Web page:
Even though he’s announced his retirement, Peter Kurzberg is looking ahead to a busy agenda in his last six months as Braintree’s superintendent of schools.
The 22-year veteran of Braintree public schools made the announcement at last week’s School Committee meeting, breaking the news to dozens of town officials that his last day will be June 30.
“I’m not kidding myself that everything will be easy. He’s been there for 22 years,” said School Committee chairwoman Shannon Hume. “It’s a huge loss for the school system, and we all knew that day was coming, but hearing the words is a shock . . . and it will be a huge void.”
According to Hume, Kurzberg has overseen the development of an ever-changing curriculum and helped usher in growth of a full-day kindergarten program, all with a passion and dedication to his job that is second to none, she said.
During his tenure, Kurzberg has presided over tight budgets, a growing student population, and aging facilities. He has also seen a decrease in the dropout rate and increases in MCAS scores and the percentage of Braintree High graduates going on to further schooling (93 percent last year). All this while building new athletic fields at the high school and making way for infrastructure improvements throughout the system.
Even with those successes, the 64-year-old Kurzberg points to the day-to-day work of educators as his biggest accomplishment.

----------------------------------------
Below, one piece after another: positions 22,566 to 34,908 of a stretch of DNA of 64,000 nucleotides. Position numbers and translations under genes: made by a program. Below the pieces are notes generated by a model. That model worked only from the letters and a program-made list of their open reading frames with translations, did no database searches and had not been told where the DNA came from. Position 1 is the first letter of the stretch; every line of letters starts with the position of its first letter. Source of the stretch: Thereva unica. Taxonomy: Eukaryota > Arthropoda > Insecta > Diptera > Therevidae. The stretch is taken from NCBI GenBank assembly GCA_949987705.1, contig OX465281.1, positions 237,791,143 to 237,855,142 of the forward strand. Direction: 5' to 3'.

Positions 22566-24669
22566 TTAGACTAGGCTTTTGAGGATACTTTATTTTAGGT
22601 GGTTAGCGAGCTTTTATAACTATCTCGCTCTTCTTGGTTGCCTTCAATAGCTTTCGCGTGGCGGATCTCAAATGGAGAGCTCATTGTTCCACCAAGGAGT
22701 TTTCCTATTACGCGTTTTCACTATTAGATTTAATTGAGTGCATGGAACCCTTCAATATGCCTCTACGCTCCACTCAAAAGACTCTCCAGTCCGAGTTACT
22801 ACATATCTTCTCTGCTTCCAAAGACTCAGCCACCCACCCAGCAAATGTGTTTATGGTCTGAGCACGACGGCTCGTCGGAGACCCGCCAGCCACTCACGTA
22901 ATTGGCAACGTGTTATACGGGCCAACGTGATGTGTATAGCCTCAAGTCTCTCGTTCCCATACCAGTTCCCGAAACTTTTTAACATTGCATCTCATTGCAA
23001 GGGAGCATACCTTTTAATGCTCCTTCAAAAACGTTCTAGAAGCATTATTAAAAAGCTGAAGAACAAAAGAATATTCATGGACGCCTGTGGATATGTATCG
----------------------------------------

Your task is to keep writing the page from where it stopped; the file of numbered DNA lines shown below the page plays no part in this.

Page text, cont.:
“My goal has always been to work with the staff and do everything I could to inspire them to bring out the best that they have to offer to our students,” he said.
Despite his extensive time in the position, Kurzberg said he will leave some work to be done by whoever replaces him, including what to do about projections of rising enrollment.
“We’ve faced the challenge of increased enrollment along with the need for additional space, and I think that is going to be an ongoing project that is going to continue beyond my time here in Braintree,“ Kurzberg said.
Yet even there, Kurzberg had begun searching for solutions, and Braintree Mayor Joseph Sullivan noted that Kurzberg can still accomplish much in the next few months.
“We’re talking as if he’s gone,’’ the mayor said. “He’s here another six months. And I don’t want to talk that way. He still has a lot of gas in the tank and he’s focused on finishing strong.”
Discussion of implementing modular classrooms are already in the works to address space problems, Sullivan said, and Kurzberg has already begun conversations with the Massachusetts School Building Authority on space solutions.
“I know he’s focused on the next six months as opposed to looking back over the last 20-plus years,” Sullivan said.
With that in mind, talk of who may step into the position has yet to even begin, Sullivan said, and most likely wouldn’t start for several weeks.
Sullivan did say the town has to have a new superintendent in place before Kurzberg leaves. Kurzberg said he would help with the transition, whatever the timetable.
Hume agreed that though there would be a transition, and though there would be a lot of turnover within the schools — the town is actively searching for a new School Committee member, will begin looking for replacements for two retiring principals, and has brought on new administrative roles at the high school — the town would pull through.
“It will be a transition period and there will be some adjustment, but I’m confident, I’m not concerned,” Hume said.